Editor's Note: The original version of this story said a San Francisco police officer's service weapon was stolen from his car. The story has been corrected to indicate it was his personal gun.
Last June, disgruntled United Parcel Service employee Jimmy Lam walked into one of the company’s San Francisco facilities and opened fire on his colleagues with a Mac-10 assault pistol, a firearm illegal to own in California. The gun, according to police reports, had been previously stolen in Utah. Wielding that Mac-10, Lam killed three of his colleagues and wounded two others. As police converged, Lam turned a second gun on himself. That firearm, according to police records, had been stolen in Napa County.
From the mass shooting at the UPS facility to the murder of Kate Steinle, who was killed with by a gun swiped from the vehicle of a federal law enforcement officer in San Francisco, stolen guns have fired fatal rounds in some of the Bay Area’s most high-profile crimes in recent memory. NBC Bay Area also found many stolen firearms that traveled long distances, sometimes across the country, before they were tied to local crimes.
A year-long investigation by more than a dozen NBC television stations that teamed with the nonprofit journalism organization “The Trace” identified 23,145 stolen firearms recovered by police nationwide between 2010 and 2016 – the vast majority connected with other crimes. The investigation found more than 1,570 of those guns were tied to violent crimes including assault and battery, sexual assault, robbery and murder.
US Justice Department data shows hundreds of thousands of firearms are stolen each year throughout the United States. US officials say those stolen guns flow into a black market fueling violent crime in cities across the country. And the numbers are rising.
"The impact of gun theft is quite clear," said Frank Occhipinti, deputy chief of the firearms operations division for the Bureau of Alcohol, Tobacco, Firearms and Explosives. "It is devastating our communities."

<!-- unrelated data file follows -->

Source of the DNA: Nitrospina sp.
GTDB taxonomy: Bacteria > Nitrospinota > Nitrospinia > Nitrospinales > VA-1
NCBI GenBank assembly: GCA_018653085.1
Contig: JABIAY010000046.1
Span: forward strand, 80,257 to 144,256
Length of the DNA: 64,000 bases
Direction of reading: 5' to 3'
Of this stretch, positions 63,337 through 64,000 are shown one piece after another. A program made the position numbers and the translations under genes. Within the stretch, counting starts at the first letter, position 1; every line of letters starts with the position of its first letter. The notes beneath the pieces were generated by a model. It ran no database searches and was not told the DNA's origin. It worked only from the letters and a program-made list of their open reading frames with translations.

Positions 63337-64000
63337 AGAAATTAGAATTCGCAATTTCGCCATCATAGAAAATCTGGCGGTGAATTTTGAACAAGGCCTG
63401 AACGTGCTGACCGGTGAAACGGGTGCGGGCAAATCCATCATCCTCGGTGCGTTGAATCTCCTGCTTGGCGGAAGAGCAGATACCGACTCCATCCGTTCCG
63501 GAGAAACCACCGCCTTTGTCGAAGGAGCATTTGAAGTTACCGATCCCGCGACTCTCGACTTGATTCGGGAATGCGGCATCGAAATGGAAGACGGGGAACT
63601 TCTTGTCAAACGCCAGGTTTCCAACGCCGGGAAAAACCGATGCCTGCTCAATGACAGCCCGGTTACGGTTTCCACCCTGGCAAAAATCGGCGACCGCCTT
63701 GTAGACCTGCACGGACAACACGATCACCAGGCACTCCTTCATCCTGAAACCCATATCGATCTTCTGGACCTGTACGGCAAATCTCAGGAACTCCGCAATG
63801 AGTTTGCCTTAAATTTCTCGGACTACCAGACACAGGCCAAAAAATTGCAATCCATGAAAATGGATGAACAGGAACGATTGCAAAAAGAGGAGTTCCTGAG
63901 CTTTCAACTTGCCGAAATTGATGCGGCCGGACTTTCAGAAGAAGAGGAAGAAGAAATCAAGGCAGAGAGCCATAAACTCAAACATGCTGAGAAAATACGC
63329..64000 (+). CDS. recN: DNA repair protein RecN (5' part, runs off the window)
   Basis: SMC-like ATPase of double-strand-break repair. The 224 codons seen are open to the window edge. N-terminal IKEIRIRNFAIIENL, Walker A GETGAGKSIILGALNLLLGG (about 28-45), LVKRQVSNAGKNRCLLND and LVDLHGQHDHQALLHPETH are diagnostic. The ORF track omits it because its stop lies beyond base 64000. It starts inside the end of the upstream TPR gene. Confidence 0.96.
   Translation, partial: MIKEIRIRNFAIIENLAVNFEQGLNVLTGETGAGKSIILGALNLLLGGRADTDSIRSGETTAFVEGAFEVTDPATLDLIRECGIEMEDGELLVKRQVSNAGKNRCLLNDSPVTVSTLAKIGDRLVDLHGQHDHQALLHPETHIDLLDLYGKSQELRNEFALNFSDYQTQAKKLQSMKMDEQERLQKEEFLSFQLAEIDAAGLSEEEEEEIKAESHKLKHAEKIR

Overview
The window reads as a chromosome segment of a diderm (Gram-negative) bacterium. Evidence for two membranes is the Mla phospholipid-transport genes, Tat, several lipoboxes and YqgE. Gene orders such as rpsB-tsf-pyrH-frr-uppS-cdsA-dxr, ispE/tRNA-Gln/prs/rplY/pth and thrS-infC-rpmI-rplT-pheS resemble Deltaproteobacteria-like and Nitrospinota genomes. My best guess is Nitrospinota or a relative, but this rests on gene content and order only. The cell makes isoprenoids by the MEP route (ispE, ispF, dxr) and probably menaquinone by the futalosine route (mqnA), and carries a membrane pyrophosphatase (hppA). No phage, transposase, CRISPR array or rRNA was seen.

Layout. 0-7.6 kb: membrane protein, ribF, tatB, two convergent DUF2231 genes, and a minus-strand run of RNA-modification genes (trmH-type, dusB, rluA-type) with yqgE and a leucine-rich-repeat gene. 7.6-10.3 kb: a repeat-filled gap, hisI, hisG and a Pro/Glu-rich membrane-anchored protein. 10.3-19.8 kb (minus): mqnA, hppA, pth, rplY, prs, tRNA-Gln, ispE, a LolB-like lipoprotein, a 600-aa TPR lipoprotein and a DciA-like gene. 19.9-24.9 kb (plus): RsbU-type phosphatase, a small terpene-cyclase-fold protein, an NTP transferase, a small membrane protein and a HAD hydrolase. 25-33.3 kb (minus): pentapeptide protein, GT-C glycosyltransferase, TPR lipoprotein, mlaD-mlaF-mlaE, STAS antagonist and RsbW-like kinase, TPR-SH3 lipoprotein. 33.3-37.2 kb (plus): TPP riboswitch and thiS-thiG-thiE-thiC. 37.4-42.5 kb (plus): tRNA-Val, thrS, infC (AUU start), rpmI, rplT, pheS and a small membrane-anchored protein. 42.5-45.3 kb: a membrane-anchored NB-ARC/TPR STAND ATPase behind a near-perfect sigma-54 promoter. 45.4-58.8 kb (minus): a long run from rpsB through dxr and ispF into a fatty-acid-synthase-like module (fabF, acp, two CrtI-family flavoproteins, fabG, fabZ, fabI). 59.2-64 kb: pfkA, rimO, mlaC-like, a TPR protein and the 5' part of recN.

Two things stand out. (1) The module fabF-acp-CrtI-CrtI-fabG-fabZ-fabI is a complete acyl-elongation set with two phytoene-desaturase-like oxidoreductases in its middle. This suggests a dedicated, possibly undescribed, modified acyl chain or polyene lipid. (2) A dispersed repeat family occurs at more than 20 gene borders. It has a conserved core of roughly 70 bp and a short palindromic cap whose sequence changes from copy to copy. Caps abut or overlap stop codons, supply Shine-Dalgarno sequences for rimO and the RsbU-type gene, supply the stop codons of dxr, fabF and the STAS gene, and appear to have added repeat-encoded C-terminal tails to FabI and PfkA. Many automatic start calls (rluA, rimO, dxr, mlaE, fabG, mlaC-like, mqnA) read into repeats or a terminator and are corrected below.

Because of federal laws that prevent public access to federal data on crime guns, it’s impossible to pinpoint exactly how many stolen guns are later tied to other crimes. But The Trace and NBC stations bypassed federal agencies and obtained more than 842,374 records including 204,338 that were reported stolen and 318,083 that were later recovered by law enforcement. The data comes from more than 1,000 local and state law enforcement agencies in 36 states plus the District of Columbia. By cross-referencing serial numbers of guns reported lost or stolen with serial numbers of guns connected to crimes, the investigation identified at least 23,145 matches.
“If we don’t get a handle on this problem, that number is just going to keep rising and rising and rising,” Occhipinti said.
Even with the large number of guns records we obtained, it’s impossible to gauge the exact impact of stolen guns on crime in Bay Area communities. Although more than 1,000 police agencies across the country provided records for this story, the San Francisco and Oakland police departments declined to hand over serial numbers of guns connected to crimes in those cities, leaving major gaps in the data. The Los Angeles Police Department also refused to provide those records. Officials with the Oakland Police Department and the Oakland City Attorney’s Office did not respond to months of emails and phone calls from NBC Bay Area’s Investigative Unit to discuss the story.
The San Francisco Police Department also declined several requests for interviews with Chief William “Bill” Scott, but the NBC Bay Area Investigative Unit caught up with Chief Scott at a public town hall meeting where he agreed to answer several questions.
“I’m always concerned about guns on the street,” Chief Scott said. “Stolen guns tend to end up in the hands of people that have bad purposes.”
Scott also addressed the recent theft of a firearm from the personal vehicle of a San Francisco police officer that was later used in a gang-related homicide.
“We have to look at whether [officers] are following policy,” Scott said. “You know we had a very high profile incident and that is one of the issues that we are looking at: whether policies were being followed. We are not above the law.”
Despite the holes in the data obtained by the investigative team, the numbers make very clear that an underground economy gives people prohibited from legally purchasing guns, such as convicted felons, access to a bevy of deadly firearms. And it’s a market awash in guns. According to the National Crime Information Center, a database maintained by the Federal Bureau of Investigation, 2,050,846 guns were reported stolen or lost through the U.S. between 2006 and 2016.
That NCIC number of lost and stolen firearms is low, according to federal officials. The reason:, because some gun owners never report a gun theft or can’t recall serial numbers when they do file such a report. The Center of American Progress, a left-leaning public policy group, estimates the annual tally of stolen firearms surpasses 350,000.